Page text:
Miami Beach Senior High Loses Principal to Cervical Cancer, School "Devastated"
A 2008 center spread of the student newspaper, the Beachcomber.
Courtesy of Andy Weiss
Beach High has lost its greatest "mom." The school's longtime principal, Rosann Sidener, lost her 13-month battle with cervical cancer this week. Students and staff are dealing with the difficult loss.
Maria Sahwell, Beach High's college adviser, says Sidener (or "Doc," as she was often called) continued her spirited leadership throughout her fight with cancer.
"Everything seemed to be OK," she tells Riptide. "I don't think anyone knew how dire the situation was."
Sidener began chemotherapy and radiation right away. She even traveled to Houston for an innovative treatment.
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"She was spunky; she could never sit still," Sahwell says. "But we all knew she was in a lot of pain."
Last night's vigil brought people from as far away as North Florida to honor the late principal.
Courtesy of Maria Sahwell
In 2007, Sidener was brought on board to rejuvenate a school that desperately needed some TLC. She came into an "old building where things were rundown," lead teacher David Guthrie tells the Miami Herald.
In just a few years, she took the D-rated Beach High back to local prominence with a shining A state grade.
"She was a role model," Sahwell says. "As a teacher, as a leader, as an administrator... but most of all, she taught us how to deal with her illness. You could ask her: 'How are you feeling, Doc?' and, no matter what, she would say, 'Great.'"
The FCAT, which was scheduled to be administered this week, was postponed following the news of her passing, and students have been offered grief counselors to help them cope.
A ceremony at this year's graduation is expected, but as of now, no further plans for memorials have been discussed. "It's truly devastated everyone. We need to bring closure," Sahwell says.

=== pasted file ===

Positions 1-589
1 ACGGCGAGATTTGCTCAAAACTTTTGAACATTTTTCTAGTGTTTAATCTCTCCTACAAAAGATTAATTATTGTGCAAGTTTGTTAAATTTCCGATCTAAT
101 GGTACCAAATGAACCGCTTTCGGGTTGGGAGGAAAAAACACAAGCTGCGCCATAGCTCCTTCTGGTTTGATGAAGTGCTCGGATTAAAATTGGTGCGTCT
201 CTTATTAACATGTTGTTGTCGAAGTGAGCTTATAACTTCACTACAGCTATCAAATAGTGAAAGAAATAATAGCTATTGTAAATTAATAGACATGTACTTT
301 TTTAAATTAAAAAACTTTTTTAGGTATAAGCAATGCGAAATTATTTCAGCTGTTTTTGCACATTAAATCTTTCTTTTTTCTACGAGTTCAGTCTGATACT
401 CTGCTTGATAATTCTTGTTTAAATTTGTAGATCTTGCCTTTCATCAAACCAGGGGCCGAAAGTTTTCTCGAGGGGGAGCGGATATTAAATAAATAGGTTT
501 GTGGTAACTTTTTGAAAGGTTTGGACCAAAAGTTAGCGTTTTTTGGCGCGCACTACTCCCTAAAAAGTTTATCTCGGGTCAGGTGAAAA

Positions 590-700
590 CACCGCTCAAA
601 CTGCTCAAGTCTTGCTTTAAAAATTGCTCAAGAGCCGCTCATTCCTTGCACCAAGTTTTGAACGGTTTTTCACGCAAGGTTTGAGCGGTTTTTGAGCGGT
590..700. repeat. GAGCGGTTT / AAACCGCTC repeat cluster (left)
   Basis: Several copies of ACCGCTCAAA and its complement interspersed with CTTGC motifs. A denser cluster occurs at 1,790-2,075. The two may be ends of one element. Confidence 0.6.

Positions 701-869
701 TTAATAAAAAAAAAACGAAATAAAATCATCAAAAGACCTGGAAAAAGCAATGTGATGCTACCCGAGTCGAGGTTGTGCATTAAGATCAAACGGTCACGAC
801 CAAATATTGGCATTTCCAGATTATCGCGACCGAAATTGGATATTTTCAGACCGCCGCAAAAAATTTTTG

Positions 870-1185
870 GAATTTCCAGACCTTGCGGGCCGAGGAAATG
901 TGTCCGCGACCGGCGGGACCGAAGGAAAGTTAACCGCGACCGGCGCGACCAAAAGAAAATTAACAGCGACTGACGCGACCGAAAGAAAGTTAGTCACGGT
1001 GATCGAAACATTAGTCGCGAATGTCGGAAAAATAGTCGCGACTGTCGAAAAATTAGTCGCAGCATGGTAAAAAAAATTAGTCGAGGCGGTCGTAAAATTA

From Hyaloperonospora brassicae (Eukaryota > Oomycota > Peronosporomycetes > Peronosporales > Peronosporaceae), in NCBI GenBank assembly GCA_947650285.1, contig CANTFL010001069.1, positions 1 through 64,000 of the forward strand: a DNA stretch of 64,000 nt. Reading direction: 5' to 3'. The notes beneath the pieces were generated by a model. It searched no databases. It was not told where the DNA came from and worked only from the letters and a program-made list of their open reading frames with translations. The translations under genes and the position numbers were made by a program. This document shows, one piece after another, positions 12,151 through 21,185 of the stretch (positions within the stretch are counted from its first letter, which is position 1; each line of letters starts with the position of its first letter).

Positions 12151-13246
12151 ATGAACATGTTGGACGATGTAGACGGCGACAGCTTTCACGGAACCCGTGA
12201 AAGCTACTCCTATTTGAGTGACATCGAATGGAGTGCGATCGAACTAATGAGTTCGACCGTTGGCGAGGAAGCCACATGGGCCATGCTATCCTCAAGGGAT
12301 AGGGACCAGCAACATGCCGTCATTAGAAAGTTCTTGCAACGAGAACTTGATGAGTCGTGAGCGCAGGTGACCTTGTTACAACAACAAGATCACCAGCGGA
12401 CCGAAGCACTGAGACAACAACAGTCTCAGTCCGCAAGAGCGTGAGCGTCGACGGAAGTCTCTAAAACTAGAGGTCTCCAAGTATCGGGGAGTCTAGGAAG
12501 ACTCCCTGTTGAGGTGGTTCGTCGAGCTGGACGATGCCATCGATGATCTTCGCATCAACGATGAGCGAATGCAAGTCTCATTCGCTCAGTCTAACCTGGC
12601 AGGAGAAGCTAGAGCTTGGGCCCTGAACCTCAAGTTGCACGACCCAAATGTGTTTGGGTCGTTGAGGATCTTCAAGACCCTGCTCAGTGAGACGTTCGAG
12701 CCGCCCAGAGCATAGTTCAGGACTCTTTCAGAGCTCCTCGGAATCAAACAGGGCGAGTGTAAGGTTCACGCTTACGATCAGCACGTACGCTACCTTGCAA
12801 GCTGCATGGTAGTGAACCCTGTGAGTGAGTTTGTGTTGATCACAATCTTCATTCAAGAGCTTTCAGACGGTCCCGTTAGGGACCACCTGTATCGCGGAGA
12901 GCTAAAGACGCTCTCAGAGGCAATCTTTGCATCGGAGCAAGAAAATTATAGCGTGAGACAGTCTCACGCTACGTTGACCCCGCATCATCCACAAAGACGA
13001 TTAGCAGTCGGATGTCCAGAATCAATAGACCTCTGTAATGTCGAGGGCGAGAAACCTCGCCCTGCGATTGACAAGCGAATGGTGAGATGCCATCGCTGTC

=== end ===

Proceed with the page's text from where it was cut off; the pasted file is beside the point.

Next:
As a former student of Dr. Sidener's, I agree that Doc would prefer her community to return to business as usual as quickly as possible after this kind of news. "Celebrate life and get back to the routine" is the kind of lesson she taught.
In my senior year of high school, I won a first-place district science award on behalf of my alma mater. I was told to pick up the gold medal from Doc's office. When I arrived, she was sitting there, eagerly waiting to give me a hug and congratulate me on my accomplishment. The first thing she said was: "You've made your High Tides proud." Then she asked her secretary to take a photo of the two of us with the medal. In a flash, one of my fondest moments with Dr. Sidener was over. Moments later, the proud mom in her vanished, and as a school principal, she kindly asked me to race back to class. She was a woman of many hats.
"I'm going to put my mom hat on," Sidener would often start announcements over the PA system. She's a mom that the students and faculty of Beach High will never forget.
Follow Alex on Twitter @ARodWrites.
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